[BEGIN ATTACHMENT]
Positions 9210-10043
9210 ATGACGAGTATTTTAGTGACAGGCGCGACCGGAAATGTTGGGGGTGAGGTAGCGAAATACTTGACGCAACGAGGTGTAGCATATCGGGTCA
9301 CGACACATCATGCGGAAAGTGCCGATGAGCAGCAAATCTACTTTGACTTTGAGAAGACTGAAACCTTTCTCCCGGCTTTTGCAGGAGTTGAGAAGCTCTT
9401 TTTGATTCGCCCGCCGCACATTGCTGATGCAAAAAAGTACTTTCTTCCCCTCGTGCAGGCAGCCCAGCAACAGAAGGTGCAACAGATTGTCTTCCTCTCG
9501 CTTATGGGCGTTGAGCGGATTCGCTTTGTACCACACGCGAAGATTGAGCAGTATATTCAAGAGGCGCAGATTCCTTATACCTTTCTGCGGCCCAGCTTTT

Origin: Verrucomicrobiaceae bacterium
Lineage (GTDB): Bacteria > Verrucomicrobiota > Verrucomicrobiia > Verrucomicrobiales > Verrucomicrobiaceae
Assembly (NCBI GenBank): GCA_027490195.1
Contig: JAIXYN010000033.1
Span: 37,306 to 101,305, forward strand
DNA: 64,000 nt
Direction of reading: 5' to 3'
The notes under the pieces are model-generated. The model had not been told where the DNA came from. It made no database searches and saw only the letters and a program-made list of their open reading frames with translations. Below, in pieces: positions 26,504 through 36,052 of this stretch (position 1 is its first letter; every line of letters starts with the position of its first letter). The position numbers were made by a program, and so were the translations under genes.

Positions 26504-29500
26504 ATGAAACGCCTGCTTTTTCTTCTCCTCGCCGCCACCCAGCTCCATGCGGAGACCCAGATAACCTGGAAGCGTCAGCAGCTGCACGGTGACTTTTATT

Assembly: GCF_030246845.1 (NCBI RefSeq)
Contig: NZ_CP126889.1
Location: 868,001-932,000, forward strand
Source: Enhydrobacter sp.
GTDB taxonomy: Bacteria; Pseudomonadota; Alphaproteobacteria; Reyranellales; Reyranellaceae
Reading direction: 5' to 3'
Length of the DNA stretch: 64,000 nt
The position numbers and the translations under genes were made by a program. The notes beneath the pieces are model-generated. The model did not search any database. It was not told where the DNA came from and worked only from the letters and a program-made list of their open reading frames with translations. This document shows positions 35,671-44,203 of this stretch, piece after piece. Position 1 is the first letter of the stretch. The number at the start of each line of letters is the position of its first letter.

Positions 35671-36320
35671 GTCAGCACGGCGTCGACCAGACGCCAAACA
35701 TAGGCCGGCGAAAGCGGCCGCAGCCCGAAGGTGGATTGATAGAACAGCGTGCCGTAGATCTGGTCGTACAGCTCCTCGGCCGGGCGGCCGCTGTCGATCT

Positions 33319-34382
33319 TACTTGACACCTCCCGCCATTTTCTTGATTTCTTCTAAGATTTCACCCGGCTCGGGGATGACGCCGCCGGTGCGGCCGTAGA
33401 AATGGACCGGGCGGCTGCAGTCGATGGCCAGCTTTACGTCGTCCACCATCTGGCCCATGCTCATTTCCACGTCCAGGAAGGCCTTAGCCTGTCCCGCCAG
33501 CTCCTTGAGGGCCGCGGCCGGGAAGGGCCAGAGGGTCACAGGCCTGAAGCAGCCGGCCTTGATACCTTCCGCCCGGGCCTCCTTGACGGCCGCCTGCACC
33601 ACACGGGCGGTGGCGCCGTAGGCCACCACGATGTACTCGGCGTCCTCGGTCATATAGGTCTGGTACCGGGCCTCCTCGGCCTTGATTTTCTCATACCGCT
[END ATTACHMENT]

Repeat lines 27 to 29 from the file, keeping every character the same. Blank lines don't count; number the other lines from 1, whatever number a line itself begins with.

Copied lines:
Positions 33319-34382
33319 TACTTGACACCTCCCGCCATTTTCTTGATTTCTTCTAAGATTTCACCCGGCTCGGGGATGACGCCGCCGGTGCGGCCGTAGA
33401 AATGGACCGGGCGGCTGCAGTCGATGGCCAGCTTTACGTCGTCCACCATCTGGCCCATGCTCATTTCCACGTCCAGGAAGGCCTTAGCCTGTCCCGCCAG